Some analysts have forecast that gas prices could hit $7 a gallon. That’s up from recent averages in the mid $3 range. How might that impact markets, and investments?
Even before the Russia and Ukraine situation, gas prices were the highest they had been in years. In fact, even back in 2021, some places in California were already experiencing gas prices of nearly $8 a gallon.
Trading Economics forecasts gas prices to nose dive by the end of March 2022, hitting just $2.65 a gallon, and $2.44 by the end of the year. We currently appear to be heading in the opposite direction though, with little obvious logic to believe they should dive that soon.
It seems more possible they could double from here.
The most obvious outcome of higher gas prices is compounding recent historic inflation. If gas prices have been a part of the logic in recent inflation, then just multiply that to estimate where things could go.
We’re talking about nearly 100% on gas. On top of 50% increases or more last year.
Considering gas is still used for just about everything, from manufacturing and moving raw materials, to getting product to warehouses and retail outlets, to customer delivery, expect this to show up in prices across the board.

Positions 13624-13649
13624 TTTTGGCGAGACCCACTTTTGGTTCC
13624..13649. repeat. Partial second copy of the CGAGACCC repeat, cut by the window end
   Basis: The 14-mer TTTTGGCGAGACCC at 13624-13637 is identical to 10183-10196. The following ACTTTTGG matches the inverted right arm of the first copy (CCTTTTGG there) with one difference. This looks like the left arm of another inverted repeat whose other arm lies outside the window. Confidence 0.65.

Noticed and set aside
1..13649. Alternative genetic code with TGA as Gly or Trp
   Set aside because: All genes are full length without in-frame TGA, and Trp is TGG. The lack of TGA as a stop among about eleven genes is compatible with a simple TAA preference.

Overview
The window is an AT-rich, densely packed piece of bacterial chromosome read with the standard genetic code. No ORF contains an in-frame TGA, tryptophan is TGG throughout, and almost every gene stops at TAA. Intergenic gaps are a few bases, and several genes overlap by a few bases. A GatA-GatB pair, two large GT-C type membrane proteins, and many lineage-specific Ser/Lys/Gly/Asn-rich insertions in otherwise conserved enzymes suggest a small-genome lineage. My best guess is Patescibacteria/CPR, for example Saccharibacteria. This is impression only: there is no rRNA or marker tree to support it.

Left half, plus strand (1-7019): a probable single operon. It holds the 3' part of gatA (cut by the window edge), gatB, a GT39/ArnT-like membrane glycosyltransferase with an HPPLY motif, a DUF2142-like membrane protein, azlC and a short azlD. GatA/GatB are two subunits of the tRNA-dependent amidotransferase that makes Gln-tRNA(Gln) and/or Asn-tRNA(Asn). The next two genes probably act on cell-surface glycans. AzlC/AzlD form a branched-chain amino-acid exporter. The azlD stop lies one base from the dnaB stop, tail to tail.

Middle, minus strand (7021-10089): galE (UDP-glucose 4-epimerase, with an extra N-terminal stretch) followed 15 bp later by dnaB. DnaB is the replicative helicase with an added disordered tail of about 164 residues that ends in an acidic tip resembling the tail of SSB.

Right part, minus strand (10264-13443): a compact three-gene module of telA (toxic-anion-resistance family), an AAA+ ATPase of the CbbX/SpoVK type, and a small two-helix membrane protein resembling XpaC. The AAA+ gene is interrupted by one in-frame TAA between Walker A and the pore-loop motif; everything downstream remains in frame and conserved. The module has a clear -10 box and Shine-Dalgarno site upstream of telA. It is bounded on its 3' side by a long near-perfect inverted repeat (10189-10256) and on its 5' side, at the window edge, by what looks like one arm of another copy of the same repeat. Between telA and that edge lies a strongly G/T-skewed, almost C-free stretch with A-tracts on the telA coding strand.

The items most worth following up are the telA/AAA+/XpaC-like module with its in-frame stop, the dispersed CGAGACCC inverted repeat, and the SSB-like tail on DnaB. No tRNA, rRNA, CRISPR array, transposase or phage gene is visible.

This is in addition to inflation on just about everything else that businesses have to cover.
Supply Chain Issues
Gas shortages or a lag in delivery would also compound supply chain issues. Or at least be another excuse for the prices. Not that this is going to happen, but it is possible.
If there are any attempts at freezing prices to combat this as we’ve seen in other countries, often leads to companies sitting on product because they don’t want to sell it on such thin margins.
How To Invest
It is worth noting that according to the US Energy Information Administration gas prices were higher than now in July 2008. Just a few months later it plummeted, along with the collapse of Lehman Brothers and many others.
Public stocks and crypto are already in a very precarious space. Real estate and secured debt investments definitely stand out, and are drawing intelligent investors.
Most obviously, increased inflation will drive up the cost of new homes and housing even further. That will benefit existing home and apartment prices.
Major renovations and flips could take longer. Some are trending toward more cosmetic rehab and wholesale strategies to minimize exposure to unknowns.
Should gas, or inflation in general continue, it is going to eventually push many to their financial limits. Many have been skating by using credit, but that will run out if they can’t balance their income and expenses.
This will only benefit investors holding affordable range rentals and short term rentals. The demand for these units will only grow no matter which direction the economy goes.
Liquidity is going to be a big factor ahead, with those that have it being able to seize on well priced opportunities. While relationships, especially with contractors, suppliers, and vendors will make or break those in the real estate space.
Find out more about investing in secured debt and real estate, go to NNG Capital Fund